Eliminating hepatitis C - Ireland not on track

2030 goal unachievable
  • Deborah Condon

Ireland may not reach its goal of eliminating hepatitis C until 2049, despite making commitments to eliminate the virus by 2030, a major summit will be told this week.

Hepatitis C is an infection of the liver caused by the hepatitis C virus. An estimated 20,000 to 30,000 people are affected in Ireland.

A person can develop the virus if they come into contact with the blood of an infected person and currently, Ireland has a high rate of infection among vulnerable groups. For example, among people who inject drugs, the infection rate is around 70-85%, while one-third of homeless people are infected.

While there is no vaccine against hepatitis C, it can be successfully treated. However, if left untreated, it can lead to significant liver damage.

Up to 20% of people with the virus will develop irreversible cirrhosis, which can result in liver failure. Those with cirrhosis also have an increased risk of developing liver cancer.

A major summit, Eliminate Hepatitis C Once and for All, takes place in Dublin this week. It is being hosted by the Hepatitis C Partnership - a national collaborative network of partners working in this area.

Delegates will hear that in 2016, Ireland identified hepatitis C as a major public health priority and committed to meet World Health Organization (WHO) commitments to eliminate the virus by 2030.

However, with just over a decade to go, Ireland is one of the European countries that is not on track to reach this goal.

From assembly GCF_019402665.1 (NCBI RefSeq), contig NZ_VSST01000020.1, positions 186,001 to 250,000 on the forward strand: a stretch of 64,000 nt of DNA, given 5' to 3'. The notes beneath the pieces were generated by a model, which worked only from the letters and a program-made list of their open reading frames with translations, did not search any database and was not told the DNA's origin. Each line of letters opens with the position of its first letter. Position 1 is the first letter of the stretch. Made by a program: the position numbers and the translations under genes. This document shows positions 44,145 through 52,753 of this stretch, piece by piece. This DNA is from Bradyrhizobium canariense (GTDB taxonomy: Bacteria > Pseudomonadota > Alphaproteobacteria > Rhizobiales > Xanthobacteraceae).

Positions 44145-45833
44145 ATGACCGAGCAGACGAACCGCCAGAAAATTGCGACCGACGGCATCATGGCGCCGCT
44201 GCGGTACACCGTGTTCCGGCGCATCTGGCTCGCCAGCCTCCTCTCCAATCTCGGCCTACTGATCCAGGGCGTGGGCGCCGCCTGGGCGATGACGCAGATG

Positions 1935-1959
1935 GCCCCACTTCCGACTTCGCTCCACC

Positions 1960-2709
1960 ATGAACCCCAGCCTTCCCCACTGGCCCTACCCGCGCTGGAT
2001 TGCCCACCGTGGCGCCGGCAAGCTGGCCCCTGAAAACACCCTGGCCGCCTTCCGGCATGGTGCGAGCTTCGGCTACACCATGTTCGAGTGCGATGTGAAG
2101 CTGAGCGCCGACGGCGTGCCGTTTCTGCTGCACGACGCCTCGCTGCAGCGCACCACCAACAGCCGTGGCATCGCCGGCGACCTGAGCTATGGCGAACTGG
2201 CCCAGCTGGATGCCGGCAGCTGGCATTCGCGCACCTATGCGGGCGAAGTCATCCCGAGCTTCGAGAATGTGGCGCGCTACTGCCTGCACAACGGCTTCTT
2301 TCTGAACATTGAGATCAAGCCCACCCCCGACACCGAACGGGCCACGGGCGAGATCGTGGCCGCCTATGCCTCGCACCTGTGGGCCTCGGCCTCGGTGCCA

According to the Polaris Observatory, which is an international organisation that tracks the prevalence of hepatitis C, the elimination of the virus by 2030 is unachievable given current treatment rates and policy.

It predicts that Ireland may not reach the goal of elimination until 2049, which will lead to the loss of more lives and additional healthcare costs.

"A measurable and scaled ‘seek and treat' model needs to be implemented to reach the vulnerable and marginalised groups within the wider community. We need to move away from a hospital-centred model to a community model to treat people where they are at.

"We have to ensure that every person has access to screening and treatment in a timely manner, moving from a phased approach to full equitable access for all. By reimagining, refocusing and expanding our treatment models, we can achieve that goal," the Hepatitis C Partnership said.

The summit takes place in Dublin's Mansion House on September 25.

 


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